How To Play Hardcourts (and not get injured)

Most of us in Florida play almost exclusively on soft courts, while our friends out West play mostly on hard courts.  So when the time for us to play on the hard stuff, we all too frequently get injured.  Veteran tournament player Winder Bill asks what can be done to help avoid injuries.

For the 70’s, unless something changes next year, the indoors is in mid-March in Houston and the hardcourt is in Orange, CA in June.  If I have recovered my game sufficiently (rotator surgery end of December), playing those two hard court events would be highly desirable except for the East Coast clay court players dread of hard courts.  Rather than come to Florida for the winter circuit, I should go to Palm Springs for their January tournaments.  Practicing on indoor hard courts here in Virginia Beach in February, early March would give me maximum chance to have a good indoor tournament in Houston UNLESS I got hurt.  We clay court players have almost a phobia about hard courts yet most of the tennis players west of the Mississippi play almost exclusively on hard courts without whining about it.  What are the secrets to playing senior tennis regularly on hard courts and staying healthy (fictional topic?).”

Winder Bill

Winder, I can think of three suggestions (for when I go to Newk’s hard court camp every October).

  • Shoes – Roy Emerson said that, when they moved from grass/clay to the hard courts, they all used their oldest – most worn down – shoes.  So, the advice would be to use the smoothest bottomed shoes you have.
  • Socks – I normally wear two pairs of socks, regardless of the surface; but it is especially helpful to add cushioning going onto the hard courts.  I do not know or have any experience with jell inserts.
  • Meds – I have weaned myself off of taking Aleve/Ibuprofen on a regular basis; but do take it as a preventative when playing the hard courts.

Other suggestions?

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8 thoughts on “How To Play Hardcourts (and not get injured)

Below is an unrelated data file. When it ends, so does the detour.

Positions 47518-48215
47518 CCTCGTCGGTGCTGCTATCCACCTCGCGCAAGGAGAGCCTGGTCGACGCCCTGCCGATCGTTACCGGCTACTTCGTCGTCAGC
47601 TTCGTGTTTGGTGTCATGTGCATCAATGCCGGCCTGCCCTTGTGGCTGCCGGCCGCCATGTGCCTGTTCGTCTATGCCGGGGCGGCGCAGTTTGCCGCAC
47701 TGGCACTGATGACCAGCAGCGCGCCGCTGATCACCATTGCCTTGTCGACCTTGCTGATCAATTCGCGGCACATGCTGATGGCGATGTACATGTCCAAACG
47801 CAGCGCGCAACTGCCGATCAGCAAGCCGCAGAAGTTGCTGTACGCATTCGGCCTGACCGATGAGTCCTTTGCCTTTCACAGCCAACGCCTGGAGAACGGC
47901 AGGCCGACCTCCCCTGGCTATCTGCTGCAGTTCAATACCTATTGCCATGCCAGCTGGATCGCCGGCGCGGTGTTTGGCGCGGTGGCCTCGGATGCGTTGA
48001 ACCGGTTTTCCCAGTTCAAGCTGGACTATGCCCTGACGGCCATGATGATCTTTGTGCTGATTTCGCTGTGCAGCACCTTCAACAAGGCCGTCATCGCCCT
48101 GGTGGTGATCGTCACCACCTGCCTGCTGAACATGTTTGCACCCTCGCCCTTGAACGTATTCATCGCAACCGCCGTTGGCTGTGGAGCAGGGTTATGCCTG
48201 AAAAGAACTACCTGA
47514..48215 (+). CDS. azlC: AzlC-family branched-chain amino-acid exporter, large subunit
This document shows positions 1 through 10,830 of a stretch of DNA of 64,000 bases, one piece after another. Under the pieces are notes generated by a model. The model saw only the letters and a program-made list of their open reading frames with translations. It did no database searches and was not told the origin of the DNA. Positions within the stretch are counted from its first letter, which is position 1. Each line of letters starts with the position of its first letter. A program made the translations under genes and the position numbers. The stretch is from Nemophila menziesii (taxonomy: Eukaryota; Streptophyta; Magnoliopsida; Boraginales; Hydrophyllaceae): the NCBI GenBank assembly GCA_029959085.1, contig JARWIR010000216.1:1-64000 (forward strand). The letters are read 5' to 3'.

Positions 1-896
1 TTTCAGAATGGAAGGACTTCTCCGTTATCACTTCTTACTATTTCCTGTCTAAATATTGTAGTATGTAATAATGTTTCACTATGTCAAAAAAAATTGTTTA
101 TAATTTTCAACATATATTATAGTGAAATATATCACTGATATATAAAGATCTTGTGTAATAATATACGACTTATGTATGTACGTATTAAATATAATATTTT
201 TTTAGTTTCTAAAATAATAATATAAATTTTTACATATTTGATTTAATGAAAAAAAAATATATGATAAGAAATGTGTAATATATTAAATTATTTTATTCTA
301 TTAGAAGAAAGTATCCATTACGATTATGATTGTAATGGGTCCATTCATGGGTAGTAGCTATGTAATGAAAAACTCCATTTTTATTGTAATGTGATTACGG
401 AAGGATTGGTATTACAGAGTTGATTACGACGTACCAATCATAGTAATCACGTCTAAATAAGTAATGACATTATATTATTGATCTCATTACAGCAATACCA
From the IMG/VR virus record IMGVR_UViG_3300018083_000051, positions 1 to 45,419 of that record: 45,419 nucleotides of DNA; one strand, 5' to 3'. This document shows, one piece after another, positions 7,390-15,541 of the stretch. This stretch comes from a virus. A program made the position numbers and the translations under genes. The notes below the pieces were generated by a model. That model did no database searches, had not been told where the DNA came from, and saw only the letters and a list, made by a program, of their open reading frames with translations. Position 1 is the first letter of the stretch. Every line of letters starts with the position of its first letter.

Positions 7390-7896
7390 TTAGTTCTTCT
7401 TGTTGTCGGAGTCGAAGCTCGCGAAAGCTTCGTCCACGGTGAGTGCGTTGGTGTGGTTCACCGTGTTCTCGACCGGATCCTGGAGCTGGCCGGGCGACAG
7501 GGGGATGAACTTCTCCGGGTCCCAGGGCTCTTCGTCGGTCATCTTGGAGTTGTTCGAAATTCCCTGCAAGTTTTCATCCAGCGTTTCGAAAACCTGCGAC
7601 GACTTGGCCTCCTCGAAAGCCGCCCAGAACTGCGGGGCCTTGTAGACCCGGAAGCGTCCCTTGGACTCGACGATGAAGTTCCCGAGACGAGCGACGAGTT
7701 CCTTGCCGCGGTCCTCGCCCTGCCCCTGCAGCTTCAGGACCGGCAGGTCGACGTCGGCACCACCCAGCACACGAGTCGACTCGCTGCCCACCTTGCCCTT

1. Another idea with the shoes is to make sure they are designed for hard courts , the newer with lots of cushion works for me along with inserts. Check the pattern on the bottom to alleviate sudden stops which can agrévate your body. Another thing I noticed is not all hard courts are the same. The top coat finish can make a big difference . Also being realistic and limit the number of events you play . Hopes this helps

    Thanks, george

  2. Man up, dirtballers! The key to injury avoidance has always been stretching and core strength. Hard court players know that twisting and adjusting to crazy bounces, and balls hitting nails or tape edges on clay puts more strain on the body. Dynamic range of motion exercises and tennis-specific stretching/weight training will let you avoid all but most freakish injuries on any surface

    Lenny, so you say! Thanks. George

  3. Wearing old shoes is definitely not a good idea as the support is especially needed for hard courts. Do you think smooth soled shoes give more or less traction on a hardcourt? Do you want more or less traction on a hardcourt as we get older? Two pairs of socks can work, but only if you have plenty of room in your shoes so that you don’t jam any toes.

    Fred, according to Emmo, the smoother soles wouldn’t torque the knees as much. Thanks. George

  4. Some more suggestions: